The idea of defense-in-depth has been around for nearly two decades. While it provided effective protection in the past, the recent spate of high-profile breaches and nation-state attacks proves defense-in-depth alone is no match for today’s threat environment.
Defense-in-depth, the layering on of security controls to ensure that attacks breaching one layer will be caught by the next, made sense in the old world, where perimeters were real and internal networks were fully trusted.
Borderless Networks and Evolving Threats Create Perfect Storm of Risks
Today, there are no clearly defined network perimeters as employees, business partners, contractors and Internet-of-Things (IoT) devices traverse the network and access sensitive corporate data from just about anywhere — be it the cloud, a cellular network or coffee shop Wifi router. With no hard outer shell of protection, attacks are just as likely to pivot off a trusted internal user (through phishing emails, drive-by malware downloads, etc.) than external means alone.
The nature of threats has also evolved to make defense-in-depth less effective. In the past, only the most well-funded and sophisticated attackers could afford to take the time to study a target’s full line of defenses and craft attacks designed specifically to thwart each layer. Today, advanced cyber attack toolkits are readily available for sale on the dark web.
It’s a perfect storm: The corporate attack surface is growing at the same time attacks are becoming more sophisticated and easier to pull off. So what’s the answer?
Zero-Trust and Automation
Defense-in-depth still has its place, but to keep up with emerging threats, organizations need to adopt zero-trust models and automation to keep it relevant. Instead of traditional port- and protocol-based security, zero-trust models use applications, data and user behaviors to set policies on how real-world data moves in and across networks, and applies them to each tool at every layer of defense. Automation is then used to leverage up-to-the-minute threat data, inspect traffic, apply zero-trust policies and block the lion’s share of attacks in real time.
Consider the example of an attacker tricking someone into clicking on a link in a phishing email to install malware on their PC. With zero-trust and automation in place, attempts by the attacker to pivot from the targeted PC to data elsewhere on the network would be blocked automatically and immediately. The policy violation could then be automatically communicated to a SIEM where it can be studied and translated into signatures that can detect similar attacks — which are then rolled out to all security devices in real time.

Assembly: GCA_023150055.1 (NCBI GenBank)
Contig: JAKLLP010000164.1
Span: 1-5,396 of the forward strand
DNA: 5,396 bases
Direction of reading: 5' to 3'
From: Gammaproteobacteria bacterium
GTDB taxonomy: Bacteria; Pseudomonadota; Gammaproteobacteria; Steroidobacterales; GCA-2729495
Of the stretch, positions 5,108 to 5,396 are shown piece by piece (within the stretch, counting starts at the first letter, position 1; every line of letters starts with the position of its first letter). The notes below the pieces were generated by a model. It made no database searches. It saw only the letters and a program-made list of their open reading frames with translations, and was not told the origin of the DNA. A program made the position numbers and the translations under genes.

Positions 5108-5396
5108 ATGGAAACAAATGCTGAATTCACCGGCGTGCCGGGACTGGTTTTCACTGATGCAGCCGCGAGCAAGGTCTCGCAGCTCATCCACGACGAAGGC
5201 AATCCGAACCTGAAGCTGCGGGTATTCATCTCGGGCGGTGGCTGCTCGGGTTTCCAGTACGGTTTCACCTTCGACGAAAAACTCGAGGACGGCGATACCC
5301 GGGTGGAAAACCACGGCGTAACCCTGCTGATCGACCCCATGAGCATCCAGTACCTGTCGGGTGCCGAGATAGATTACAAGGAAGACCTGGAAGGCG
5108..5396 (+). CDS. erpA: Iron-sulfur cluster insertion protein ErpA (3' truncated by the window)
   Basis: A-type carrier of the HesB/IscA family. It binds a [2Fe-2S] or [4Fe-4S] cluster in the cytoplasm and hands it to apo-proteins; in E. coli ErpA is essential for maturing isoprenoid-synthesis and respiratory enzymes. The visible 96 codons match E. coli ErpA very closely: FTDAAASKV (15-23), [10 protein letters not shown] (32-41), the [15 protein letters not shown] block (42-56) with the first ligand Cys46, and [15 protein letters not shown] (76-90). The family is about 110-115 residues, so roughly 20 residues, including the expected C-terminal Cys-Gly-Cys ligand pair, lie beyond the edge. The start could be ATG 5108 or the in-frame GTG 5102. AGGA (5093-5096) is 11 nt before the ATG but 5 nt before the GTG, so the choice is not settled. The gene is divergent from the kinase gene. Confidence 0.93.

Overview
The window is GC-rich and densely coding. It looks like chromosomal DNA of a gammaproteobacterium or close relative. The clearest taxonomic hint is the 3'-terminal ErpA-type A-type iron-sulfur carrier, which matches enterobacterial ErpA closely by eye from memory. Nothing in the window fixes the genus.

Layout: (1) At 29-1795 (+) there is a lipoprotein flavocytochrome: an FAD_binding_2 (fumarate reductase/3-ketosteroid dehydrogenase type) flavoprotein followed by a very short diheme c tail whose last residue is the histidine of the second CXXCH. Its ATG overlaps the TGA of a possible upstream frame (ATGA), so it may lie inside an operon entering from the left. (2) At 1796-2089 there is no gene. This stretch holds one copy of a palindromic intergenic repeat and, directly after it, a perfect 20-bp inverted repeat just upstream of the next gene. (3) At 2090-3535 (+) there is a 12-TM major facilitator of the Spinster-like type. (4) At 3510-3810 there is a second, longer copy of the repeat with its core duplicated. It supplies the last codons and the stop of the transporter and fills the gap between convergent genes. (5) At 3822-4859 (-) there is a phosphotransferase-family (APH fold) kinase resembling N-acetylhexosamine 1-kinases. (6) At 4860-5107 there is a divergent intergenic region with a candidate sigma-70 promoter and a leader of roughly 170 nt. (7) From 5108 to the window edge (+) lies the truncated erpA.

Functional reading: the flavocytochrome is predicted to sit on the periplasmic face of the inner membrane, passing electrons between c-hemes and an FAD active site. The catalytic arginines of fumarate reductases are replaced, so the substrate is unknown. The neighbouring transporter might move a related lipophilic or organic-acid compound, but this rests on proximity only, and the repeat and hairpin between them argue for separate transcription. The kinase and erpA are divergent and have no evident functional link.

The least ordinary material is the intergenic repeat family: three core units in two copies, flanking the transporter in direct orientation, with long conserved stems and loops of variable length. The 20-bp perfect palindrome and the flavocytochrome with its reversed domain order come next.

Security Fabric Optimizes Zero Trust And Automation
While this may sound like science fiction, our partner Fortinet is already making it a reality. It has applied the idea of zero-trust models and automation to defense-in-depth in its Security Fabric architecture.
With tools like Fortinet’s Advanced Threat Protection (ATP) framework integrated with FortiSIEM, security teams are able to apply policy across every security component in the fabric and have each tool communicate with all others to form a layered-yet-collaborative defense. If the ATP framework detects an attack, it can create signatures on the fly and propagate any indicators of compromise (IoC) to all other tools in the fabric — to ensure attacks are mitigated quickly and effectively.
CCSI can deliver the advantages of a modern defense-in-depth cybersecurity architecture that leverages zero-trust and automation to keep today’s attacks at bay. Learn more.